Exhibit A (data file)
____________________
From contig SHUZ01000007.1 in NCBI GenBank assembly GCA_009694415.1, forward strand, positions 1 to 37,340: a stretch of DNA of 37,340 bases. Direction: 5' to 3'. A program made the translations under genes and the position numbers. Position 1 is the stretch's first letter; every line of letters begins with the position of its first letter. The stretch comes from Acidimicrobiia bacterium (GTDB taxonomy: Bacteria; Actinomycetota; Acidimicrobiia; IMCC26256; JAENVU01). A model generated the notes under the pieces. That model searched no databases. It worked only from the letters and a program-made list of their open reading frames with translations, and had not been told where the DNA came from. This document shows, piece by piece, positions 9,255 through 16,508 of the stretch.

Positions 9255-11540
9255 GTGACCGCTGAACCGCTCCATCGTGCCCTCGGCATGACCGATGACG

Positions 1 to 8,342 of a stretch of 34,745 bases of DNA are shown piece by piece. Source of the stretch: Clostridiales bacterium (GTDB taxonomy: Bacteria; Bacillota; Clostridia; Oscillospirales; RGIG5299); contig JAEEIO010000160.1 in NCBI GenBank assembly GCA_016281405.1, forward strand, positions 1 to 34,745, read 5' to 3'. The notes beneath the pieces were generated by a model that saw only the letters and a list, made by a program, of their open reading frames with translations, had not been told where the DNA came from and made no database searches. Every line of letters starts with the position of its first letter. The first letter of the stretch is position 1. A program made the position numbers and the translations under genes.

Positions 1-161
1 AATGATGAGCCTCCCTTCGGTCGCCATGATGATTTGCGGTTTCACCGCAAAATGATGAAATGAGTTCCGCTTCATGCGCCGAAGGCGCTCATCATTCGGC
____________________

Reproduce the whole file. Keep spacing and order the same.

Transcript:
From contig SHUZ01000007.1 in NCBI GenBank assembly GCA_009694415.1, forward strand, positions 1 to 37,340: a stretch of DNA of 37,340 bases. Direction: 5' to 3'. A program made the translations under genes and the position numbers. Position 1 is the stretch's first letter; every line of letters begins with the position of its first letter. The stretch comes from Acidimicrobiia bacterium (GTDB taxonomy: Bacteria; Actinomycetota; Acidimicrobiia; IMCC26256; JAENVU01). A model generated the notes under the pieces. That model searched no databases. It worked only from the letters and a program-made list of their open reading frames with translations, and had not been told where the DNA came from. This document shows, piece by piece, positions 9,255 through 16,508 of the stretch.

Positions 9255-11540
9255 GTGACCGCTGAACCGCTCCATCGTGCCCTCGGCATGACCGATGACG

Positions 1 to 8,342 of a stretch of 34,745 bases of DNA are shown piece by piece. Source of the stretch: Clostridiales bacterium (GTDB taxonomy: Bacteria; Bacillota; Clostridia; Oscillospirales; RGIG5299); contig JAEEIO010000160.1 in NCBI GenBank assembly GCA_016281405.1, forward strand, positions 1 to 34,745, read 5' to 3'. The notes beneath the pieces were generated by a model that saw only the letters and a list, made by a program, of their open reading frames with translations, had not been told where the DNA came from and made no database searches. Every line of letters starts with the position of its first letter. The first letter of the stretch is position 1. A program made the position numbers and the translations under genes.

Positions 1-161
1 AATGATGAGCCTCCCTTCGGTCGCCATGATGATTTGCGGTTTCACCGCAAAATGATGAAATGAGTTCCGCTTCATGCGCCGAAGGCGCTCATCATTCGGC